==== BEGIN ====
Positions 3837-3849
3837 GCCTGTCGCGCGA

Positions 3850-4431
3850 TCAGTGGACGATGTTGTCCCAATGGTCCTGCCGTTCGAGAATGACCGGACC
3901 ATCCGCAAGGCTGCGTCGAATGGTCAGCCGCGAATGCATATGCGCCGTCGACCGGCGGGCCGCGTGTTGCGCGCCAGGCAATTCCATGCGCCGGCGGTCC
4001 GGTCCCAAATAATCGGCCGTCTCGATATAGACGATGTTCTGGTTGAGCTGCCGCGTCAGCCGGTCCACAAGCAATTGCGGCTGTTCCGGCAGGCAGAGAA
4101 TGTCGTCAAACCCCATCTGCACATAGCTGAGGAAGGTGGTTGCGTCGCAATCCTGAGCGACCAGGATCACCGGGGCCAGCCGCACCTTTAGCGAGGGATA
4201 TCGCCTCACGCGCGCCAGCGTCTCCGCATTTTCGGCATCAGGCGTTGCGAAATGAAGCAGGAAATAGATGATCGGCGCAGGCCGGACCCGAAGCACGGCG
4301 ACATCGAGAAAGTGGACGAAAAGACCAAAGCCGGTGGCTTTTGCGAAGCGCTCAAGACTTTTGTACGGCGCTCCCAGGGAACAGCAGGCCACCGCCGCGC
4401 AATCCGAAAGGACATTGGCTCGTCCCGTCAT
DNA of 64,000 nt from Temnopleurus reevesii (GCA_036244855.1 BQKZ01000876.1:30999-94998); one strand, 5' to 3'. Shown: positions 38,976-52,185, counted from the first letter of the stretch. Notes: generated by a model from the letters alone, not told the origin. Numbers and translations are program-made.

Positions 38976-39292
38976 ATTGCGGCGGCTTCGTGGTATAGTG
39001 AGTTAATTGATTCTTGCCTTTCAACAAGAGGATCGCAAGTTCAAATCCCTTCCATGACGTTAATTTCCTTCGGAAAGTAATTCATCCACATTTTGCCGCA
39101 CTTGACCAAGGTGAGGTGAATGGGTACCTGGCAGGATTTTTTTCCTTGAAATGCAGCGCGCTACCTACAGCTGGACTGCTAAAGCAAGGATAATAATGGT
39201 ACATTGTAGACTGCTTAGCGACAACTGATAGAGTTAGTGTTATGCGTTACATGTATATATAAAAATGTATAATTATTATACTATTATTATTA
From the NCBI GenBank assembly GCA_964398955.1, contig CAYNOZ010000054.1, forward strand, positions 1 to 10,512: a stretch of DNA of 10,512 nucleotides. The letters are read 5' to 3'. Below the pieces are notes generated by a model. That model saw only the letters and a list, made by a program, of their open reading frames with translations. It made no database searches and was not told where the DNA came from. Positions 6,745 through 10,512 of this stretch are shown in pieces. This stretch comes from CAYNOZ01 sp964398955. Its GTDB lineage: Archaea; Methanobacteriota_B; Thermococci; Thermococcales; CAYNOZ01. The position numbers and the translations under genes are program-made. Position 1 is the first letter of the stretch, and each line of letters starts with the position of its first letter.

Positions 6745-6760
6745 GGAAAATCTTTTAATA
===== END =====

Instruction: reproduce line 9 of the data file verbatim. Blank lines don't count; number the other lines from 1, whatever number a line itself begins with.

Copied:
4301 ACATCGAGAAAGTGGACGAAAAGACCAAAGCCGGTGGCTTTTGCGAAGCGCTCAAGACTTTTGTACGGCGCTCCCAGGGAACAGCAGGCCACCGCCGCGC